The Supreme Court finished questioning witnesses and examining evidence yesterday and opened the floor for debate before adjourning for the day.
Hundreds of opposition supporters are gathered near the court house in Kyiv to await the ruling, which could come as early as today.
Under Ukrainian law, the Supreme Court cannot rule on the overall results but can declare results invalid in individual precincts.
Both Yushchenko and Yanukovych have pledged to honor the Supreme Court's decision.
Outgoing President Leonid Kuchma said he would be willing to dismiss the government if powers are first transferred from the president's office to the prime minister and parliament. The parliament passed a nonbinding vote of no confidence in the Yanukovych government on 1 December.
"The [proposed] constitutional reform will practically allow us to approve a government formed by the parliament, in accordance with the new law, so in that case the parliament and the government will assume responsibility for the situation in the country," Kuchma said.
Consulting With Moscow
Kuchma was speaking after talks with Russian President Vladimir Putin during an unscheduled visit to Moscow.
During those talks, held at an airport outside Moscow, the Russian leader -- who had receded from the debate in recent days -- said a repeat of the 21 November runoff would "yield nothing."
Putin instead backed Kuchma's call for a fresh election with new candidates and emphasized the traditionally close ties between Moscow and Kyiv.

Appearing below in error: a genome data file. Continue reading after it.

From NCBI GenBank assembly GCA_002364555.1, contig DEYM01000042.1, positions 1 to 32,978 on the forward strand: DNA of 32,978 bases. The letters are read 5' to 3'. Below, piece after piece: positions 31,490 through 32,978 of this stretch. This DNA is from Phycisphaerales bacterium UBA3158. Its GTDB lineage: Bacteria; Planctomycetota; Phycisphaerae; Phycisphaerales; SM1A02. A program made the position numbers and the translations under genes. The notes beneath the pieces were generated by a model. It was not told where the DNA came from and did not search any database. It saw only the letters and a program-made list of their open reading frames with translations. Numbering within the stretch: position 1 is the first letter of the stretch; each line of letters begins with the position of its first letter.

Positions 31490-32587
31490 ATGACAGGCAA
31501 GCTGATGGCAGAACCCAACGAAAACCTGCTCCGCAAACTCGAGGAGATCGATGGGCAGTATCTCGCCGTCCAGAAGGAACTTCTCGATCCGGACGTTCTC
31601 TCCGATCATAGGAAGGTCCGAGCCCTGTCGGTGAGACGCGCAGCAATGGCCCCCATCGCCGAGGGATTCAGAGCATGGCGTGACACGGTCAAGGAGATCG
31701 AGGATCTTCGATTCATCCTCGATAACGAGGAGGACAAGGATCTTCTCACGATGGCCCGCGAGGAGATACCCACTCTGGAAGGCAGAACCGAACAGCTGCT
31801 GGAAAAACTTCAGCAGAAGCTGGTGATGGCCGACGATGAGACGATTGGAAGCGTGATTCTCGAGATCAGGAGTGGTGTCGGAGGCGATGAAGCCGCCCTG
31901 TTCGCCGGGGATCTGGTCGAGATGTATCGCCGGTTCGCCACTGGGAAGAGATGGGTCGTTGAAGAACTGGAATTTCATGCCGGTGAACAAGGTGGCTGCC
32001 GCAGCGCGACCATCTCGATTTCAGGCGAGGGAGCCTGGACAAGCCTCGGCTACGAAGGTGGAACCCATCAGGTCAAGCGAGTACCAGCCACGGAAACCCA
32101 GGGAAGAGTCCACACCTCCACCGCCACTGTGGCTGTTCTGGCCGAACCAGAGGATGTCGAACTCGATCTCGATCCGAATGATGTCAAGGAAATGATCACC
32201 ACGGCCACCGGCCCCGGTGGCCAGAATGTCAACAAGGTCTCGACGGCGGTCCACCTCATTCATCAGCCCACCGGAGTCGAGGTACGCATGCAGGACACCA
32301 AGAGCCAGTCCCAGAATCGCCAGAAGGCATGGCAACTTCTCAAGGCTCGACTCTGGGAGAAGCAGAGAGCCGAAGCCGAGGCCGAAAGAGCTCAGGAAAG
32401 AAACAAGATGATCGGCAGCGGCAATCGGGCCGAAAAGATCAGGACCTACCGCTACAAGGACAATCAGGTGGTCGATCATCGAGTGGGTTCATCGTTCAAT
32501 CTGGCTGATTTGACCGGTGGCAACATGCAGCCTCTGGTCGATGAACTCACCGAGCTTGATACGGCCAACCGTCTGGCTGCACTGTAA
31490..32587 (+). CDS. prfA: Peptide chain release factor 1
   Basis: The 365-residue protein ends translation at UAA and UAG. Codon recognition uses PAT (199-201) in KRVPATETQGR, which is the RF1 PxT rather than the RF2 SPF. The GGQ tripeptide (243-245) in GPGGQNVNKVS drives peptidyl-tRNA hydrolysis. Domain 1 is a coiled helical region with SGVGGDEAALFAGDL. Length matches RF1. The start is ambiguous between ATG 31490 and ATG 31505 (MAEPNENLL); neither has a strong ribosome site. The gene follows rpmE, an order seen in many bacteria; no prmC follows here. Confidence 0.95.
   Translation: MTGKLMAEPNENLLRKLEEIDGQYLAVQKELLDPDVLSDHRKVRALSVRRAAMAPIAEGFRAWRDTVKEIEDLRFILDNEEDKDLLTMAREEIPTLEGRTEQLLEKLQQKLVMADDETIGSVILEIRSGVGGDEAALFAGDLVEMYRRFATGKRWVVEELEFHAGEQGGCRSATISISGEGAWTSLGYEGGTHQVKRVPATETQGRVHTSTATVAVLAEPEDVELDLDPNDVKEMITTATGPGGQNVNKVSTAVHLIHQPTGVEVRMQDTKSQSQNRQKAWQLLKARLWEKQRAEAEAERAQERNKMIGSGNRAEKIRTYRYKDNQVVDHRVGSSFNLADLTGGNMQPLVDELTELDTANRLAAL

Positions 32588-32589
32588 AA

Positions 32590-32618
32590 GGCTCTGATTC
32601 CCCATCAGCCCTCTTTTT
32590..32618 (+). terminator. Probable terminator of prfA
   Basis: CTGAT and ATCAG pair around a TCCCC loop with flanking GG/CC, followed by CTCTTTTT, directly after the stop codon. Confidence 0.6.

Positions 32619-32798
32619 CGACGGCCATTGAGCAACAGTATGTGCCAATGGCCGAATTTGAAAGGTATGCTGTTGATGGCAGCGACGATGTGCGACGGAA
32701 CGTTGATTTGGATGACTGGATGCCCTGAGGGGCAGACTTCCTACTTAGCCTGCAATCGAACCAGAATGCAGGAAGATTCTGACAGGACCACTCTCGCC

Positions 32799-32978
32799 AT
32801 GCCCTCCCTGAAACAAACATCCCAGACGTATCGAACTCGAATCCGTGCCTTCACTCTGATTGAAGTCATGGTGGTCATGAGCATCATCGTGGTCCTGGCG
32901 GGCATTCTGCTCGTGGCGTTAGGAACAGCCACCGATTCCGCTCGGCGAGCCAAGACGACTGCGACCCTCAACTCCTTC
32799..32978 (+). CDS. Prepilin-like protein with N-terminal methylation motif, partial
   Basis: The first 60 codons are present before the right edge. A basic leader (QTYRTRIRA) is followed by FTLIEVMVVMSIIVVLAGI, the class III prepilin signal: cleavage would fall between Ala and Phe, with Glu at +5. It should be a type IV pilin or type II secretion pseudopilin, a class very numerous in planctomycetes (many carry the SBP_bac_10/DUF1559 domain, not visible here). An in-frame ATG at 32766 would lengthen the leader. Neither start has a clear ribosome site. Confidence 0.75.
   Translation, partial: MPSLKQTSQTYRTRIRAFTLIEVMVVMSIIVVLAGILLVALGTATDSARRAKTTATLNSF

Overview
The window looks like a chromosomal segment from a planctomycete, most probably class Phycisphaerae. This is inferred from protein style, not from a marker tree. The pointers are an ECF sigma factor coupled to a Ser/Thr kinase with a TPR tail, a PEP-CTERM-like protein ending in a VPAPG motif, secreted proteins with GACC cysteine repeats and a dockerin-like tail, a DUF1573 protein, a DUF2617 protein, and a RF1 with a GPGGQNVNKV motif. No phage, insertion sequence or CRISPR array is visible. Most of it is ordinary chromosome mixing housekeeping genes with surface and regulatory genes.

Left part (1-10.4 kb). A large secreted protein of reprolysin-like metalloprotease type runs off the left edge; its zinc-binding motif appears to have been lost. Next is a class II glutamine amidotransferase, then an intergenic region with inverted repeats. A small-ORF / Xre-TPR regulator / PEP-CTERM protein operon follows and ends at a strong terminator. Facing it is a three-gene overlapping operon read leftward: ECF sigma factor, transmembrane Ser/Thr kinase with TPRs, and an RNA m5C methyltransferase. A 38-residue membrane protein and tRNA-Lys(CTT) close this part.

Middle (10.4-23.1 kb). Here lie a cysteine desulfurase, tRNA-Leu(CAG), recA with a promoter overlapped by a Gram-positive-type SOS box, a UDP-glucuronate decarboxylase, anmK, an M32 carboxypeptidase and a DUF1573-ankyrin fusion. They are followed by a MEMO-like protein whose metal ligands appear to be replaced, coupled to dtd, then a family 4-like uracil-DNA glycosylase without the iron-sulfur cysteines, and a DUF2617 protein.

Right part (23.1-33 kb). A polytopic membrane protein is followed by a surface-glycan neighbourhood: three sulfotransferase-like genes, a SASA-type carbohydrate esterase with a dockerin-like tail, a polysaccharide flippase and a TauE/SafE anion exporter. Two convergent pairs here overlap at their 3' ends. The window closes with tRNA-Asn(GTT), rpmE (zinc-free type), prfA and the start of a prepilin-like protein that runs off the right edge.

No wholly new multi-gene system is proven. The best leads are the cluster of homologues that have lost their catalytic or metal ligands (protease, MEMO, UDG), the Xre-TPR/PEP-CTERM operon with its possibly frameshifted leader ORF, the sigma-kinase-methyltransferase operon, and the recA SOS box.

"We express our support for everything you are doing to strengthen the country and to find a way out of the crisis, and I want to assure you that Russia will always be with Ukraine and will always support and help Ukraine in all its efforts aimed at stabilizing the situation in the country," Putin said.
Kuchma and Putin both backed Prime Minister Yanukovych's presidential bid.
In Washington, U.S. President George W. Bush said any new voting should be open, fair, and free of foreign influence.
The Court Decision
There are questions about whether the Supreme Court itself will hand down a fair verdict.
But Volodymyr Vassylenko, a Ukrainian legal expert, said there was no evident bias in any of the court's decisions on smaller election issues following the first round on 31 October.
"When this election campaign started, the Supreme Court was involved in the resolution of several cases related to the election campaign. And in my opinion, the court did quite well in delivering objective decisions," Vassylenko said.
It is still unclear what will happen once the Supreme Court makes its ruling.
RFE/RL Ukraine analyst Roman Kupchinsky said that even an "illegal" ruling might do little to change the current standoff.
Such a decision would send the process back to Kuchma, who can order fresh elections by presidential decree. But Yushchenko has stated repeatedly he would agree only to a second runoff and not to an entirely new vote.
With no political resolution likely, Kupchinsky suggested, the decision could ultimately come down to the will of the Ukrainian public.
Such a scenario would presumably work in Yushchenko's favor. Hundreds of thousands of opposition protesters have gathered in the capital for daily demonstrations since the runoff.
Yushchenko last night told supporters gathered in Kyiv's Independence Square that Kuchma and Yanukovych -- Kuchma's first choice of successor -- might be willing to resort to police action in order to hold on to the presidency.
"We know that whatever the extent of falsification of the 21 November election, they would have never won this election. So the use of force was and remains one of the key scenarios in Kuchma and Yanukovych's behavior," Yushchenko said.
[Click here for more RFE/RL coverage of Ukraine's disputed presidential election.]